Sunday, May 31, 2009

Glaciers and Ceviche

Greetings from Alaska!

There are fourteen of us in our family who have gathered to celebrate my grandmother’s 95th birthday. She is an amazing woman, a retired schoolteacher-turned-photographer who has a remarkable zest for life and an insatiable curiosity to see the world. I don’t know of many people in their 90s who would still travel around the globe to photograph volcanic landscapes in Iceland or stunning lions in Kenya, but my grandma has done both of those things in the past three years. I’m not kidding.

By the time you read this I will be back in New York, but I am writing this post from the M.S. Ryndam ship while sailing down the Inside Passage. It is good to take a communications break every once in a while, so I don’t really mind too terribly much that I’m not getting a wireless connection here on the ocean, nor am I complaining that the Verizon network doesn’t extend their coverage to the site of the spectacular Hubbard Glacier!

Sunday, May 17, 2009

Otto Mania

I have missed spending time in my kitchen lately. If you’ve been following this blog over the past few weeks, you’ll know by now that it’s been a bit of a culinary washout for me this spring, as my cooking endeavors have been eclipsed by a very busy performance season. However, the silver lining in all of this is that this gives me a chance to share some of my favorite New York restaurants with you. One of the first thoughts that races through my mind upon getting called for a gig, after ascertaining whether or not I’m available, is “what restaurants are nearby?” There are certain jobs I particularly enjoy playing here in town, not just for the musical experience or the camaraderie of performing with friends, but also because of the venue’s proximity to favorite restaurants.

I’m having a banner week in that department, as I’ve been playing amazing music with some of my favorite musicians/friends in excellent dining locations. There have been multiple rehearsals on the Upper East Side for two different church concerts in these past few days, putting me a stone’s throw away from the Lexington Luncheonette. I’ve also spent a lot of time at Grace Church down on 10th Street rehearsing Beethoven’s magnificent Missa Solemnis, which has been a true joy to play, especially with so many wonderful friends in the orchestra. I have brought many of those friends with me to Otto, Mario Batali’s casual pizzeria and wine bar. Some might say it’s a little excessive to dine at the same restaurant three times in the space of 30 hours, but it seemed the most natural choice when it was my favorite restaurant within a few blocks of the rehearsal site.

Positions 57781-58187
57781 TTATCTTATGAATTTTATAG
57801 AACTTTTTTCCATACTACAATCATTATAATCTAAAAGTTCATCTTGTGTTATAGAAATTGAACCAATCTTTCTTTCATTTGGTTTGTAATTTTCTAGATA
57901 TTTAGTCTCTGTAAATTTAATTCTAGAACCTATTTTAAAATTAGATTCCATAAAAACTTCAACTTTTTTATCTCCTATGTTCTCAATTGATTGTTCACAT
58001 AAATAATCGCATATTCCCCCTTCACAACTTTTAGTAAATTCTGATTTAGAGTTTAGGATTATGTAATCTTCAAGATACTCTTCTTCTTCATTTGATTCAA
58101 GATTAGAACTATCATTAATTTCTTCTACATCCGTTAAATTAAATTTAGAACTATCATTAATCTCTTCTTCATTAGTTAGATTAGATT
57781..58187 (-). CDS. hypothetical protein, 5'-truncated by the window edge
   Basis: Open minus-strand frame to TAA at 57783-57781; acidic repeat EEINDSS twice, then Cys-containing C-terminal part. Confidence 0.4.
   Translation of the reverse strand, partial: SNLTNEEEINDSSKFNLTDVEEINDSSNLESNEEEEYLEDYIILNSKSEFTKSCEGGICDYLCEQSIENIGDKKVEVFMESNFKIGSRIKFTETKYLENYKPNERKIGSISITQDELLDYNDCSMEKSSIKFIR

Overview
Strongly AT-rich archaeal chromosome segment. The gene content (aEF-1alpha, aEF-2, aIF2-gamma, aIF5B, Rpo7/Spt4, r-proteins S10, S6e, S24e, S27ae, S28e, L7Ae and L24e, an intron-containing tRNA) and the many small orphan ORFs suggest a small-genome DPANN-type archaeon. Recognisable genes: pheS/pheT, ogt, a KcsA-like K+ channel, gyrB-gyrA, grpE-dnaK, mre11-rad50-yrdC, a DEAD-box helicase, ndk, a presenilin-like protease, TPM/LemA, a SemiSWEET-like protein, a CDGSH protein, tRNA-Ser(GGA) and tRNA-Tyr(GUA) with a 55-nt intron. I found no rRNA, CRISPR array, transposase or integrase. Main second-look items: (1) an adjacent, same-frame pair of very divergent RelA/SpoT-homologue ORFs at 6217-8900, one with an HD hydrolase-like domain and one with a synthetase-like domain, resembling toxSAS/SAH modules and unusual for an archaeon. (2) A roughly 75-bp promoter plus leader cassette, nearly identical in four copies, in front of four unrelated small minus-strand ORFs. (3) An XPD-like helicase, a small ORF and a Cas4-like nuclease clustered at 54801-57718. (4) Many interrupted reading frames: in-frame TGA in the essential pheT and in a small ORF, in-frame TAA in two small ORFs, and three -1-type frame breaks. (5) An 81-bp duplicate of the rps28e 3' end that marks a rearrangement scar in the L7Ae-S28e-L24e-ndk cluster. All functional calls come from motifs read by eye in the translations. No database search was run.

If you happen to find yourself in Greenwich Village with a hankering for thin-crust pizzas, vegetables that sing with purity and surprise, or gelato that will make you swoon, I would urge you to run, not walk, to Otto to satisfy all of those cravings. This informal pizzeria is located on the corner of Fifth Avenue and 8th Street, just a few steps away from the famous arch to the entrance of Washington Square Park. And do bring your friends, for the menu is packed with one enticement after another, and it is definitely one that encourages sharing.

Wednesday, May 13, 2009

The Lexington Luncheonette

Harriet The Spy by Louise Fitzhugh was one of my very favorite books as a child. I related to Harriet, a highly curious and intelligent 11-year-old who wanted to remember everything, and she scribbled incessantly in her notebook as she recorded her thoughts and observations on people. This book, set mainly on the Upper East Side of Manhattan, was also my introduction to New York. I was a California kid and thought it very strange that nobody in this book had a car but instead walked everywhere when they weren’t riding the bus or subway. I also thought it odd that Harriet’s street was simply called “East 87th Street”, and the words “brownstone apartment” and “garden duplex” meant nothing to me at first. But as I reread the story of Harriet the Spy’s adventures many times over the next few years, I gradually began to form an idea in my mind of the New York that Harriet lived in, and I wanted to experience it for myself.